Theodore Alexander products are custom-made by expert craftsmen using knowledge passed down through generations. Throughout the breadth of our line the defining element is quality in materials and construction. We build our products with the kind of attention to detail that will ensure each piece — with the proper care — will beautifully stand the test of time.
As the years pass, fine furnishings develop a natural patina. Inherent, enriching colour changes may occur in wood, leather and metal. Mahogany, as an example, may become paler with age, and cherry darker. Natural oak may yellow slightly over time. Brass may tarnish or take on a mottled appearance and bronze has a tendency to take on a sea-green tone. Iron may pit subtly and bone will darken. These changes should be expected and welcomed as signs of the authentic materials we use in the creation of our furniture and works of art. These are the hallmarks of true quality.
Tree growth is dependent on climate and soil, and because of this no two trees and no two pieces of furniture are identical. Finished wood, whether veneer or solid, typically exhibits those natural differences that are part of the inherent beauty of the timber. Small marks, cracks, mineral streaks and variations in grain are all natural features of wood.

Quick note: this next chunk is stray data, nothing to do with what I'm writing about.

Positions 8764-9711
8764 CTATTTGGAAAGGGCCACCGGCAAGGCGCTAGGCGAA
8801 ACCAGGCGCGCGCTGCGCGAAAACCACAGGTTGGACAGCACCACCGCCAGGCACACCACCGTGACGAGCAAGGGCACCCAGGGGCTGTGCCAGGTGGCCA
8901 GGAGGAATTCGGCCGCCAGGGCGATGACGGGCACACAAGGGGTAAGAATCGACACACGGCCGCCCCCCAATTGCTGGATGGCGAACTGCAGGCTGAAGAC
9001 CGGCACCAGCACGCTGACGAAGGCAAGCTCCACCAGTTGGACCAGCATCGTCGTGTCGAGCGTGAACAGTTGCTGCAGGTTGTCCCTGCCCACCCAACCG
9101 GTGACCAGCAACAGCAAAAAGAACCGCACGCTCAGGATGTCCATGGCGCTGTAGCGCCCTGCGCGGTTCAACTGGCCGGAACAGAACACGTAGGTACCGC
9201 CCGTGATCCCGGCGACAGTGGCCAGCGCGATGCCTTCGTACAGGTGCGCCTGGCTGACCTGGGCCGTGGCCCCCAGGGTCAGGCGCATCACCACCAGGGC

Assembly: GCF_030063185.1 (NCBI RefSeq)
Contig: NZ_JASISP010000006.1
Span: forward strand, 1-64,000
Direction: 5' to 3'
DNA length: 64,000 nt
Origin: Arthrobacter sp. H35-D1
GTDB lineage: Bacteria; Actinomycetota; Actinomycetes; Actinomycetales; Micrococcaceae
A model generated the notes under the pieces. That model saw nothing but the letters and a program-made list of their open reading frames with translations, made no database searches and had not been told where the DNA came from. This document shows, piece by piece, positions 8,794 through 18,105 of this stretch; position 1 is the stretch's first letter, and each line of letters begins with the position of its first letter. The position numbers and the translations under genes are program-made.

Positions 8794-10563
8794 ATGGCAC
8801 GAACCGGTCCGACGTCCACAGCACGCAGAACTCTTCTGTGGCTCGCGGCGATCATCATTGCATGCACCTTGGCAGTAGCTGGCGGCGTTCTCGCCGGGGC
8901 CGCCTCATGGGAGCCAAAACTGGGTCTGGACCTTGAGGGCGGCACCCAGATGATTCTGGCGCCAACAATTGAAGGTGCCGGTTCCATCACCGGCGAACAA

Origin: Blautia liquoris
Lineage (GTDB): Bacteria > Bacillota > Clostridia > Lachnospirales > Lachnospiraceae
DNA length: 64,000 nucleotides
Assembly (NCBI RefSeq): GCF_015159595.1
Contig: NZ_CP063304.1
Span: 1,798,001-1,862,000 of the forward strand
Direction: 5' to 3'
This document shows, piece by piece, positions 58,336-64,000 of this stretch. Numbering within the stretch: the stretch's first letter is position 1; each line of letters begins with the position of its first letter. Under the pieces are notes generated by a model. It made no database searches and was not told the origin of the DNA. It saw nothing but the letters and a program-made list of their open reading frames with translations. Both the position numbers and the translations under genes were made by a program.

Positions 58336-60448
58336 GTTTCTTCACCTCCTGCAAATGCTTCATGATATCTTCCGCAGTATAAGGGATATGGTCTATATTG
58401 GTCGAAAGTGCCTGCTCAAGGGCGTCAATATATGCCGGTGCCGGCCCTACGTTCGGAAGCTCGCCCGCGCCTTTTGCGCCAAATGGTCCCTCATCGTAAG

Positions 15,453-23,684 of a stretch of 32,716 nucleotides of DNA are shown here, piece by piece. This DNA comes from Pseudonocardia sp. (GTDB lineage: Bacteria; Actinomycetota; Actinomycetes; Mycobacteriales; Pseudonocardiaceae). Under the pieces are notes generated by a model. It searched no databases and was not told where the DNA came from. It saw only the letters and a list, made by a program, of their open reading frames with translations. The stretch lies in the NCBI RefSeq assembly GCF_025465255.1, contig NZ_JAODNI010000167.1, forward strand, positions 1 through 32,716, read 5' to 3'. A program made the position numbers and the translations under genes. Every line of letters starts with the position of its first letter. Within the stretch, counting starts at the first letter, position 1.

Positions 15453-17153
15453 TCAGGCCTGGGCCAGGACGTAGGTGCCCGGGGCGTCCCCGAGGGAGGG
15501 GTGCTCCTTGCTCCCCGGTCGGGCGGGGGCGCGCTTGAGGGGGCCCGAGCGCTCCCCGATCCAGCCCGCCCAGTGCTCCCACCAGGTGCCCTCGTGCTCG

Crotch mahogany veneers originate from the area between two large branches of a tree (also known as a crotch veneer) where different forces of nature are at work throughout a tree’s life. These forces push and pull the fibres of the wood, creating an exquisite surface grain. Even after the wood has been sliced and veneered, these forces are still at work. Over time, the grain may have a natural tendency to raise slightly and hairline cracks will appear. Again, these fine lines are indicative of an heirloom piece.
Just as climate affects the growth and appearance of trees, the climate in your home affects the timber of your furniture. Modern heating and air conditioning specifically have been known to create dry conditions in the home. These dry conditions may cause fine lines, known as crazing, to appear on veneered surfaces and where wood is joined. Crazing is not cause for concern as it’s often noted in heirloom-quality antiques and distinguishes real wood from synthetic materials. To minimize climactic effects in your home, avoid placing fine wood furnishings too close to radiators, vents or fireplaces, or in direct sunlight since this may also cause veneers to fade.
As with any piece of fine furniture, try not to place glasses, cups or hot objects directly on the surface. We recommend using coasters whenever possible. Ensure that any spill is wiped away immediately with a soft, clean cloth, particularly spills involving hot liquids or alcohol. Also take care when placing planters and vases on your furniture as they may scratch the surface. Additionally, when moving furnishings be sure to lift the piece. Dragging furniture is not recommended and may lead to broken legs or feet and destabilized joints.